Course – LS – All

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At the very beginning of 2014 I decided to start to track my reading habits and share the best stuff here, on Baeldung.

Curating my reading has made it more purposeful and diverse – and I’m hopefully providing value to you as well by allowing the best content of the week to raise to the top.

Here we go…

1. Java and Spring

>> Oracle announces more new Java 9 features!

New Java 9 features were announced this week. We knew modularity was the main focus, but we didn’t know logging is getting a facelift and the GC options a bit of a cleanup.

>> A beginner’s guide to Java time zone handling

The basics of dealing with time in Java – good stuff.

>> Interrupting Executor Tasks

I like this blog – it’s almost always something I find bookmarking after I read it. This one is about the details of how to handle canceling ongoing work happening inside a thread.

I have only vague recollections of doing this a few years back – and unfortunately I didn’t take notes. Turns out I can just refer back to this piece.

>> ExecutorService – 10 tips and tricks

Practical suggestions to follow when working with thread pools. Even one hidden behind the Springs @Async abstraction will benefit from a lot of these points. All in all, if you’re using them, go read this one – you’ll save yourself some time.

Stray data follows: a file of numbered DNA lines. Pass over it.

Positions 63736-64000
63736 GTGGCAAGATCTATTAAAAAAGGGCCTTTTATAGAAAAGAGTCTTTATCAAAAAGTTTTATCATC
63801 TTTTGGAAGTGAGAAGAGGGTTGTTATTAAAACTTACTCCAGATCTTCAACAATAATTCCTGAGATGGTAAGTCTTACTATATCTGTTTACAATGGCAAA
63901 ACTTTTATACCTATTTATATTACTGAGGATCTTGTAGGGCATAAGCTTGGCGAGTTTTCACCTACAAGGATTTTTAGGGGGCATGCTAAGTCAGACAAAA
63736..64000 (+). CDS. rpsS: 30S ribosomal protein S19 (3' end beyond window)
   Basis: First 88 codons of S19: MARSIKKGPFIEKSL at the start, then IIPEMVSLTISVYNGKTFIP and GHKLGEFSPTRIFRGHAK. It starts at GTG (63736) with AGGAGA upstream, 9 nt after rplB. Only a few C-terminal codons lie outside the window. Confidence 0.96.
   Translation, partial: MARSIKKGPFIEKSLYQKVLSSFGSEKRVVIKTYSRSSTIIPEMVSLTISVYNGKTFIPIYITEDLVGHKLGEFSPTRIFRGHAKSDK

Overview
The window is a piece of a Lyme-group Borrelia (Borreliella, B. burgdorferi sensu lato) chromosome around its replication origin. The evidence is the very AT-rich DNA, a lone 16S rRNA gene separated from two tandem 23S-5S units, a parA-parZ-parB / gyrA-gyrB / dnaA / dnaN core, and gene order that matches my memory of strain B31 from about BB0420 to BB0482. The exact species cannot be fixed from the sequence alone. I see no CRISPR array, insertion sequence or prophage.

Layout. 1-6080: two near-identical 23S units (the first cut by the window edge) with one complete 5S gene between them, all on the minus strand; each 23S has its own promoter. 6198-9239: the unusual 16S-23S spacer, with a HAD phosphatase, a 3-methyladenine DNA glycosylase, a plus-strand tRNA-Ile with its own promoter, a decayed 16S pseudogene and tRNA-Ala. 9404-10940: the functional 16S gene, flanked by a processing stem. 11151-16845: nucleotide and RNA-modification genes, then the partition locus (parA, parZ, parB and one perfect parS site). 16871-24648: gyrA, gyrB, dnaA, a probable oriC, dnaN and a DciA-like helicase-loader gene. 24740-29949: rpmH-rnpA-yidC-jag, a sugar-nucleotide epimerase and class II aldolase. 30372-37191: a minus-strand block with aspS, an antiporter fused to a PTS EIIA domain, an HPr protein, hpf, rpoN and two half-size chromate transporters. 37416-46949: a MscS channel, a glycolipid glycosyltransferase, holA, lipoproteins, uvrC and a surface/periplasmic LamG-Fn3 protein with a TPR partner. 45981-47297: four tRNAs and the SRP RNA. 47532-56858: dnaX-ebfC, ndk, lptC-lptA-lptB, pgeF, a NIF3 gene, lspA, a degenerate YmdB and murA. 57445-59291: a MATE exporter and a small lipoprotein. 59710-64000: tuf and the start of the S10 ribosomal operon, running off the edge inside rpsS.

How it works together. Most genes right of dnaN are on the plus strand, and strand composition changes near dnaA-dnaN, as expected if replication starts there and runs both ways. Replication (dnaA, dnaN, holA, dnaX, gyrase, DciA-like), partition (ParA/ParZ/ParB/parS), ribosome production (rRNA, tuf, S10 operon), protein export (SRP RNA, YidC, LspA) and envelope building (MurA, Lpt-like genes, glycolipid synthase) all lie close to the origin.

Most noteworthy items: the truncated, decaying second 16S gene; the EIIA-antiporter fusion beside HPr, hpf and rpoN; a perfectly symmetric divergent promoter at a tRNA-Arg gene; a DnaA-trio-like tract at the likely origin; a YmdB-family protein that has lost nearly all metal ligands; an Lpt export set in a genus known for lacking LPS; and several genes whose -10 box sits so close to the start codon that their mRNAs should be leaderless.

>> Devoxx 2014 – Whiteboard votes

Interesting snapshot of the Java ecosystem by voters from Devoxx 2014. Worth a quick read.

Of course new Spring recordings from SpringOne came out this week:

2. Technical and Musings

>> Continuous Delivery 101: Automated Deployments

Continuous Deployment is the way to go – I don’t think anyone would argue with that. Getting there though is a different story – this piece is a quick and to the point maturity model for CD – a very useful thing to keep in your back pocket when you’re setting up Jenkins for your next project.

>> Testing Strategies in a Microservice Architecture

This presentation-style deck is a very good place to start understanding microservices.

2014 has definitely been a year of growth and adoption for this architectural style, but – based on the number of failure stories that come out recently – it shouldn’t be treated as a default go-to.

Regardless, this deck is a balanced and well put together resource.

>> CAP Should Be CLAP

Very good read on why latency should be part of our discussion about CAP and our reasoning about availability. Definitely worth a read.

>> Annihilating Complexity

The fact that some people naturally add complexity to any scenario and some remove it is one of those things that – once you grok – you start seeing everywhere. And there’s worse things to be seeing everywhere – like the number 11 (I knew a guy).

To cut a long story short – like all models, this one is a bit of a simplification, but a very useful one. Useful in the fact that it gives you a good frame to look at your own solutions to a given problem analytically and improve.

>> How do I still write code as a Tech Lead?

Useful tactics on being an effective Tech lead. And effective means not putting distance between yourself and the code – if you stop coding, then you stop being a good lead.

3. Comics

You though I’m running out of good XKCD? Think again:

>> CD Tray Fight

>> The Difference

>> Connoisseur

4. Pick of the Week

I recently introduced the “Pick of the Week” section here in my “Weekly Review”. If you’re already on my email list – you got the pick already – hope you enjoyed it.

If not – you should subscribe to get the next one.

Course – LS – All

Get started with Spring and Spring Boot, through the Learn Spring course:

res – REST with Spring (eBook) (everywhere)
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